Picture if you will a dystopian near future in which artificial intelligence (AI) has stolen your job (the one you were wrongly told would be safe from the ravages of technology), and that of everyone around you. No longer will we have city traders managing funds on behalf of their clients. Algorithms will work 24-hours a day, leaving you to have a lie in. Solicitors? Forget it; intelligent expert machines will listen to clients and recommend the best course of action and the courts will be full of robots politely discussing the fine minutiae of law as they trawl their limitless database of information, and you will be left oiling their gears. Will courts even exist outside of the cloud? Who knows?
Great swathes of middle management jobs are predicted to be overtaken by AI. Even surgeons will not be exempt – imagine a world where ‘never events’ no longer exist because robots are able to perform surgery with 100% accuracy, every time; an impossible ask of any human being let alone a doctor who is averaging 80-hour weeks due to NHS staff shortages.
Before you start Googling “future proof careers”, or “is my professional job going to be taken over by a robot soon”, don’t panic. In this article we will look at some of the latest information available on AI, and how this technological phenomenon is predicted to impact us in the future.
The waves of change are coming
PWC, who seeing automation and AI close on the horizon, conducted a study entitled ‘Sizing the prize: PwC’s Global Artificial Intelligence Study: Exploiting the AI Revolution’, involving 200,000 roles in 29 countries to understand the pros and cons of this technology, believe that AI will leverage digital data to revolutionise all aspects of our lives. Their assessment is that change will come in three distinct waves, and with each wave resulting in more jobs currently performed by humans becoming automated:
- Algorithmic wave in the early 2020s – it is expected this will result in 3% of jobs being automated as algorithms assist humans to gain rapid insights they could not previously
- Augmentation wave in the late 2020s – In this period, machines will continue to work with humans to assist them in their decision making but will now begin to learn from their mistakes (adaptive systems).
- Autonomy wave in the mid-2030s – during this wave, autonomous machines will take over approximately 30% of jobs that currently
PWC foresee a gradual replacement of the need for humans in some jobs as machines become better at performing tasks for themselves. However, it is important to understand that the scale of impact will vary from industry to industry. Transport, for example, is expected to see half of its jobs done by automated machines, but healthcare is expected to see only around 20% of jobs taken over by AI.
How will AI and automation impact professional roles?
The global banking sector, according to McKinsey & Company, is keenly pursuing automation technologies as a means to allow humans to focus on ‘higher value’ projects, while the robots do the donkey work. We have seen this already with the rise of the chatbots, which according to McKinsey, have not proven particularly effective in terms of efficiency and effectiveness. They believe automated technology in the finance sector is rapidly maturing and will lead to 10 – 25% of banking functions becoming automated, freeing workers to move onto new growth opportunities.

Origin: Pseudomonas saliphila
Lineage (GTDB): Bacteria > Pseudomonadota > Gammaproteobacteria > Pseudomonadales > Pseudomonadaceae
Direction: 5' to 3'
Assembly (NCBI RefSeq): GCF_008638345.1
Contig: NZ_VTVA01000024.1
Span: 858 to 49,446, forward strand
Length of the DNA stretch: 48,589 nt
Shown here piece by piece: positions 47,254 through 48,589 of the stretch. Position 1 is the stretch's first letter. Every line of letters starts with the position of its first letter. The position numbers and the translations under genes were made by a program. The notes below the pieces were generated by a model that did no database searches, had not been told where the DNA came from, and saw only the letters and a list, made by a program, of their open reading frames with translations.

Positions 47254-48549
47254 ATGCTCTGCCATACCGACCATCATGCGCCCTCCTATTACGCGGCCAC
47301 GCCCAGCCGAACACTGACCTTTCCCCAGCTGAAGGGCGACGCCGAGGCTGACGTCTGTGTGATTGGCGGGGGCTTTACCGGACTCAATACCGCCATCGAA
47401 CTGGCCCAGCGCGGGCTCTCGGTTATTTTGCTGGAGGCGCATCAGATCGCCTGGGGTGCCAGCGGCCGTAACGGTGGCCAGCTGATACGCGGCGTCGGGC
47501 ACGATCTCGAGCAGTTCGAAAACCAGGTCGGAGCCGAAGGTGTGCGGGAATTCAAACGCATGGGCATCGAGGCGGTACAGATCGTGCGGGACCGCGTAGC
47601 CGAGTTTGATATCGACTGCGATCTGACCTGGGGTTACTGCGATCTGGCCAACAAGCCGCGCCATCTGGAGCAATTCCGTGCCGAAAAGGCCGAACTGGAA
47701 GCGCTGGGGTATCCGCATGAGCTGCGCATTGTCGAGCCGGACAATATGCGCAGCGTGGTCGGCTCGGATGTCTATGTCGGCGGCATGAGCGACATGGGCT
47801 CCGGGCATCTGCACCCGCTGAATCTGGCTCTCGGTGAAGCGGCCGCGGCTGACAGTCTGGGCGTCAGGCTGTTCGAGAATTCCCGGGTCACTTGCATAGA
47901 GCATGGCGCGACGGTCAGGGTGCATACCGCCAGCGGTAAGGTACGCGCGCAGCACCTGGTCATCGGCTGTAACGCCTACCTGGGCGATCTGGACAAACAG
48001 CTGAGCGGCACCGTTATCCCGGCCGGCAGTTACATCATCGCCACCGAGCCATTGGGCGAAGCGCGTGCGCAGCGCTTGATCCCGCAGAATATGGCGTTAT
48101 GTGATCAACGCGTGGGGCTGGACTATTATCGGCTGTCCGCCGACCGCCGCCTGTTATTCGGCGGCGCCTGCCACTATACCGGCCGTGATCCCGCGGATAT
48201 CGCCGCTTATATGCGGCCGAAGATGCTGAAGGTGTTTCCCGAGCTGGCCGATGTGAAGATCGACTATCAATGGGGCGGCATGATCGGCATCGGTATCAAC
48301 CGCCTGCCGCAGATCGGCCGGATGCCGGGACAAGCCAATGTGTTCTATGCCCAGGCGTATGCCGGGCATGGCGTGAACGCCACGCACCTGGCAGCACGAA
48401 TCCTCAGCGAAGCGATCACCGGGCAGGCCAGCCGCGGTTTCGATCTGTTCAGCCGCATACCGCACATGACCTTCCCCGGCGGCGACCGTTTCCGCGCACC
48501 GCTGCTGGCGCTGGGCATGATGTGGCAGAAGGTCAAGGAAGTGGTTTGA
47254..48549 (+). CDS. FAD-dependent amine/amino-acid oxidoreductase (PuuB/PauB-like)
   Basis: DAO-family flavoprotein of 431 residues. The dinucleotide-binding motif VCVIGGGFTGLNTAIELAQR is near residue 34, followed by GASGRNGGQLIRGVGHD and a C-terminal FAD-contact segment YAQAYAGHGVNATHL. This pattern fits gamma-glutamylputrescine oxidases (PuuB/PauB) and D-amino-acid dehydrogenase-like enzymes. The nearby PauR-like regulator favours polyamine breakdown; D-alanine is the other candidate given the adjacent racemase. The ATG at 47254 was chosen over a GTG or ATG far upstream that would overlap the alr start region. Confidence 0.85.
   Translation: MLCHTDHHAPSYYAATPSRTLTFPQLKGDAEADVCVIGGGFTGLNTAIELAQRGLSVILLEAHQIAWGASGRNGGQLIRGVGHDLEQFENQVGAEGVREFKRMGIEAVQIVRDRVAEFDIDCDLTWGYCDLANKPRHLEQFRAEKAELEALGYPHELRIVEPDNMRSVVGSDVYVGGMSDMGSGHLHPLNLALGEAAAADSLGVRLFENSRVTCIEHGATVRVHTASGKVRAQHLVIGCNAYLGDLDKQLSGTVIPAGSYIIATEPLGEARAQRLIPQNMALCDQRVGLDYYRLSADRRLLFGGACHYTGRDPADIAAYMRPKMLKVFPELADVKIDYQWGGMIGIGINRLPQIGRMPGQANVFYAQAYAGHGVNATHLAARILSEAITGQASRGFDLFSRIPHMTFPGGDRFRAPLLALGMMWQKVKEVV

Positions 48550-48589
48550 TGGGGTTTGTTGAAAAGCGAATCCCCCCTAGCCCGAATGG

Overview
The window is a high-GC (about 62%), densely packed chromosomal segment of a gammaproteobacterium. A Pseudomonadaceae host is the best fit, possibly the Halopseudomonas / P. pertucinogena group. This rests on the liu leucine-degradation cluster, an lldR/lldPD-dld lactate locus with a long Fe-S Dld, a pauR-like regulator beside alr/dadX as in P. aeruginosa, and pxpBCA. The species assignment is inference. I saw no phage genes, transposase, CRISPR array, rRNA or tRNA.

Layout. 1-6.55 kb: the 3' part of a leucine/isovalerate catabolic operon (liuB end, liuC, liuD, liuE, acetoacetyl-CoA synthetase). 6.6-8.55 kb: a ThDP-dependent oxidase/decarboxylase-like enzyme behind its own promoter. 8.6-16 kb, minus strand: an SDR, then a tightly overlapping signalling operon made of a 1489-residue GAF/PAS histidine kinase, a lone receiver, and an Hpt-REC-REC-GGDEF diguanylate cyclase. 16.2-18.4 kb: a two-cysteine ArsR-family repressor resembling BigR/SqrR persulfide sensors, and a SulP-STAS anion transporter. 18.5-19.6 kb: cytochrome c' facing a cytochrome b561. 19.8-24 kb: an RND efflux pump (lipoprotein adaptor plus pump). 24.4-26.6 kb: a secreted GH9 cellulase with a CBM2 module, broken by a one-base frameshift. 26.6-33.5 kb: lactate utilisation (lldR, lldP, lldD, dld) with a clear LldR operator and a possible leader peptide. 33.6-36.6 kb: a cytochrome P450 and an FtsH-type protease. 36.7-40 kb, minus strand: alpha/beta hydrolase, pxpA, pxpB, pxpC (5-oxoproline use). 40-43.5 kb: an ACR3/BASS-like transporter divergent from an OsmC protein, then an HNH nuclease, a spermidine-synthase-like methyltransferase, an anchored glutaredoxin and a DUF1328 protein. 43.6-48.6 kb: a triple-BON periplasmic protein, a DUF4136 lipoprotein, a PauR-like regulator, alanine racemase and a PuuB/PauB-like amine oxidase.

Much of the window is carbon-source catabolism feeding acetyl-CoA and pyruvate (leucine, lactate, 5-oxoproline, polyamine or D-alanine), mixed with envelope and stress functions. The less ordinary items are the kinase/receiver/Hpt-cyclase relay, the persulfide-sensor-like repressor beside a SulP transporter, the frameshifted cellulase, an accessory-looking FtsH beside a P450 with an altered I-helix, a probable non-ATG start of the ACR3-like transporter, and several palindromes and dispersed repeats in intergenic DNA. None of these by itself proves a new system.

In the field of law, AI is already transforming discovery; the process whereby documents are reviewed for evidence within a case. eDiscovery now means that AI-driven software can sift through thousands of documents in a fraction of time it would take a human, using natural language and self-learning technology. Also, software can review previous cases and statistically predict the outcome of legal proceedings before they are played out. So, are we about to have robot solicitors anytime soon? Perhaps to a very limited extent. Wevorce.com is a US divorce service that is already utilising an AI-powered machine to guide clients through the divorce process (although a human law professional is on hand when needed); such a solution is therefore already available to handle the legal process of divorce. Admittedly this is not going to completely replace a solicitor given the wide range of legal knowledge they possess, but it shows the direction of travel for the legal profession. AI will undoubtedly play a huge role in the law sector in coming decades; therefore, it is imperative that firms prepare adequately to compete.
The rise of AI and automation should not cause professionals to lose sleep at night. Despite the fairly pessimistic views of futurists such as Elon Musk, there is a huge upside to this emerging revolution, but it needs to be embraced by everyone, not repelled; after all, it is already here. David Halliwell, Director of Knowledge and Innovation Delivery at Pinsent Masons, is a firm believer that law firms need to be active in this space otherwise the technology players will dominate. “[law firms] run the risk of being cut out of the picture by technology providers who will be able to go directly to in-house legal teams and provide them with solutions that don’t need to be underwritten by a law firm” he states.
Sorry, we can’t guarantee your job will be safe in 30 years time, but by being part of these new waves of technology, your career and business can flourish. After all, look at what the internet revolution has done for us; the technological revolutions just on the horizon have the potential to do even more if we embrace them.
BDBF are employment law specialists. Contact us for confidential employment law advice on 020 3828 0350.